The opening of Rafah on 28 May, the only official border crossing between the Gaza Strip and Egypt, has created a lifeline for Palestinians living in Gaza, but some, mostly refugees, will still be restricted to their localities because they lack identification papers.
Palestinians were allowed to pass freely from Gaza into Egypt through Rafah for the first time in four years. The decision marked a huge shift in Egyptian foreign policy, introduced after the fall of President Hosni Mubarak, and provides a critical valve for the 1.6 million people trapped within Gaza’s borders since June 2007.
The crossing was partially opened in May last year after the deaths of international activists on board a flotilla attempting to break the siege. It operated a five-day week, from noon until 4pm, but was open only to foreign passport holders, Palestinians with foreign visas and medical patients.
The restrictions had made it incredibly difficult for Palestinians to enter Egypt, even on genuine medical grounds. From April 2011 to date, around 2,100 Palestinians have been denied entry into Egypt for unspecified reasons, according to the UN Office for the Coordination of Humanitarian Affairs.
Under the new rules, all women, minors and any man under 18 and over 40 will be able to pass freely without a visa six days a week from 9am until 4pm.
Mohamed Matar, 39, a shopkeeper from Rafah, who was among the thousands of people lining up at the crossing on 28 May hoping to leave Gaza, said: “I won’t be 40 until October but I’m still going to try. My Mum is in Egypt and very sick with Alzheimer’s. She is 80 years old and none of her sons are with her. We are all here in Gaza.
“When I speak to her on the phone she sounds very tired and weak. I’m afraid she will die. If I get through the border tomorrow, at least I can sit with her for a week so that she recognizes me again.”
Not Everyone Happy
Not all Palestinians are as optimistic. For men aged 18-40, the reopening makes little difference. Unless they can provide proof of having a place at university abroad or a foreign visa, they will remain stuck in the Gaza Strip.
There are also hundreds of Palestinians in Gaza, mostly refugees, without identification documents who cannot leave. While it officially withdrew from the Gaza Strip in 2005, Israel retains control of its maritime, air and most of its land borders. It also retains control of its population registry, including the issuance of Palestinian ID numbers without which it is impossible to travel.
Sana Easa, 39, has not seen her family in Cairo since she moved to Gaza to marry her husband Salah 12 years ago. Both need medical treatment unavailable in Gaza’s hospitals, but even with the new policy at Rafah, they are stuck.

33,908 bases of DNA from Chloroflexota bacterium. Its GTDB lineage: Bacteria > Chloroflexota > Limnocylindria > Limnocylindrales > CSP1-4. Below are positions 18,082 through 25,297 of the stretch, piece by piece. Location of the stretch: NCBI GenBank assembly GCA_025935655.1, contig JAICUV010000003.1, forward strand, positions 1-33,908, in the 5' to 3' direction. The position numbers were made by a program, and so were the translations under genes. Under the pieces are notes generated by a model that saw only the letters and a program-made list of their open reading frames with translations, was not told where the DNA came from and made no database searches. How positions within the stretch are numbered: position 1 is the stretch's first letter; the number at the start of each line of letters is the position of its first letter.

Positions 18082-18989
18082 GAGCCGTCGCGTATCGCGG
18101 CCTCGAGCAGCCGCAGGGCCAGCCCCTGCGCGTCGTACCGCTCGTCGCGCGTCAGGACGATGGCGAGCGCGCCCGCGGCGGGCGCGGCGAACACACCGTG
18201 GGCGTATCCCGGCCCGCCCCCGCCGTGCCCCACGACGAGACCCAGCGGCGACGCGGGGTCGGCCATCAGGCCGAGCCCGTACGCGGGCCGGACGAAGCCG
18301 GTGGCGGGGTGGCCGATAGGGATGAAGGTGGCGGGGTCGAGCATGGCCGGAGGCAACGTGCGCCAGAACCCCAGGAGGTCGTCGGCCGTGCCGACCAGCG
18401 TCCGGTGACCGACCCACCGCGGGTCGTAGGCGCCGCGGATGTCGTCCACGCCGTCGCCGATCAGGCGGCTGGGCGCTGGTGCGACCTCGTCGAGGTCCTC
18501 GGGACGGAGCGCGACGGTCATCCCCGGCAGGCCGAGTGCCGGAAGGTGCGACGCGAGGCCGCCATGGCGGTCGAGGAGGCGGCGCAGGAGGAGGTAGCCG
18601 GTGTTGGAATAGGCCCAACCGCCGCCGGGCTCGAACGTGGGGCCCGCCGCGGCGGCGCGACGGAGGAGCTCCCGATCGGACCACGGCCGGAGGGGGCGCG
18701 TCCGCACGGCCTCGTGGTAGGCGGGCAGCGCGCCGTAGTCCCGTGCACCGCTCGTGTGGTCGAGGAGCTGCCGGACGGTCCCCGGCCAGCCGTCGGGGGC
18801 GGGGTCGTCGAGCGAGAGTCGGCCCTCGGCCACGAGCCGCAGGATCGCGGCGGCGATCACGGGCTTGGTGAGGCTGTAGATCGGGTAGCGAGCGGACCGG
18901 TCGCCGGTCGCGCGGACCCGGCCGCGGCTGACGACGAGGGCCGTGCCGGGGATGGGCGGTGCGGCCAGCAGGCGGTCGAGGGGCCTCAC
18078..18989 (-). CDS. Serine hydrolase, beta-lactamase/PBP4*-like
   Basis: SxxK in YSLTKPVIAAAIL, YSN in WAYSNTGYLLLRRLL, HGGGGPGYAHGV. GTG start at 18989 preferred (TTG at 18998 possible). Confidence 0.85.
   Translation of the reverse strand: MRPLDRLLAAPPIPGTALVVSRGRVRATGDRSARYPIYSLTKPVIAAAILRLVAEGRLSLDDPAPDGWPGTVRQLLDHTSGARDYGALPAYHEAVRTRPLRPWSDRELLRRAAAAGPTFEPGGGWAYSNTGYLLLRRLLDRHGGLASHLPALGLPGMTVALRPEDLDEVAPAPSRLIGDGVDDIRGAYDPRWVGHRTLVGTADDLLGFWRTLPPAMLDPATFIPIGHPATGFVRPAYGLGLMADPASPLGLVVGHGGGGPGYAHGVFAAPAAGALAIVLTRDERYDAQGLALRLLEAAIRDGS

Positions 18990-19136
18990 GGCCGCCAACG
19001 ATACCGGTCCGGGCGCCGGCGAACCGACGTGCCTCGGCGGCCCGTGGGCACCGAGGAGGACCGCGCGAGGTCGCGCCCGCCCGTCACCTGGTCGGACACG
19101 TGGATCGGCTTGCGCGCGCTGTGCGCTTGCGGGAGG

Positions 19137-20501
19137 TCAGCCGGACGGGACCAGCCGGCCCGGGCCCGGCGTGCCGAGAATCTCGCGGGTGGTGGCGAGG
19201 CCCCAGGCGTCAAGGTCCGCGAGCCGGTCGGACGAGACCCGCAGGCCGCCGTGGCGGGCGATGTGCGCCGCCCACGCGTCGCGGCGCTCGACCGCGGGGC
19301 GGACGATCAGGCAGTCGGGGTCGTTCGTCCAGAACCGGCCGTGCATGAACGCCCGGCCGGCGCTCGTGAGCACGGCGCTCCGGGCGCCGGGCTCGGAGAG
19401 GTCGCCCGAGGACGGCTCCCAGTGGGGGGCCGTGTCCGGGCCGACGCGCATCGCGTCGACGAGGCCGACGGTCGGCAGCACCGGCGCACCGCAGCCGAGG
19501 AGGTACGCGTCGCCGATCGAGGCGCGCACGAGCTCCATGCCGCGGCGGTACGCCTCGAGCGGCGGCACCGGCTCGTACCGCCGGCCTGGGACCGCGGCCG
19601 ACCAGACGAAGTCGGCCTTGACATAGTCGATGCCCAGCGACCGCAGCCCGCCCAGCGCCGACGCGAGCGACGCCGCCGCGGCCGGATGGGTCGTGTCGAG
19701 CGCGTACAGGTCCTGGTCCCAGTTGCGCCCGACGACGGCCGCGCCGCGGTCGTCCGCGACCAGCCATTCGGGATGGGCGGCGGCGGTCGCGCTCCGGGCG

Sana is a Palestinian but was born in Cairo and lived there most of her life. Her parents left Gaza as refugees in 1967. Her Egyptian passport expired in April 2004 but in order to renew it, she must go to Cairo in person. She is still waiting for the Palestinian ID number she applied for 12 years ago.
“The last time I tried to cross Rafah with my husband was in May 2010,” she says. “We got to the Palestinian border at 4am and reached the Egyptian side at 11pm. The Egyptian officials told my husband he and my son could pass through but they told me that because I have expired Egyptian travel documents and I don’t have a Palestinian ID I had to turn back.
“At 1am we decided we would come home together. My husband refuses to go to Egypt for the operation alone. He will be a patient and will need help. It was a disaster. This new opening means nothing to me because I know my case.”
The border opened at 10am local time on 28 May and within 90 minutes 200 Palestinians had crossed into Egypt. Travellers coming in the opposite direction spoke of huge changes on the Egyptian side of the border.
“It’s incredible. Anyone who came to the terminal, they just stamped their passport and gave them entry just like that. I am from Gaza and have a black passport but there were many different passports coming through – yellow, blue, red. There was a huge difference,” Hamad Yusef told IRIN.
Israeli Concerns Dismissed
Dismissing Israeli concerns about increased security threats to their borders, Ghazi Hamad, director of crossings in Gaza, said that Hamas and Egypt had proved – over the past four years, during which they had run Rafah crossing without European Union or Israeli supervision – that they could operate according to international standards. Claims that weapons, drugs and criminals had been smuggled through the border were false, he said.
“This is a very important day for Gaza… For four years we have been living under a siege. Now not all our problems are solved, but it’s better.
“We are in talks with the Egyptians and hope that the restrictions applied to men aged 18-40 will be lifted soon.”
Israeli objects to the reopening believing that Hamas militants will funnel weapons into Gaza through Rafah.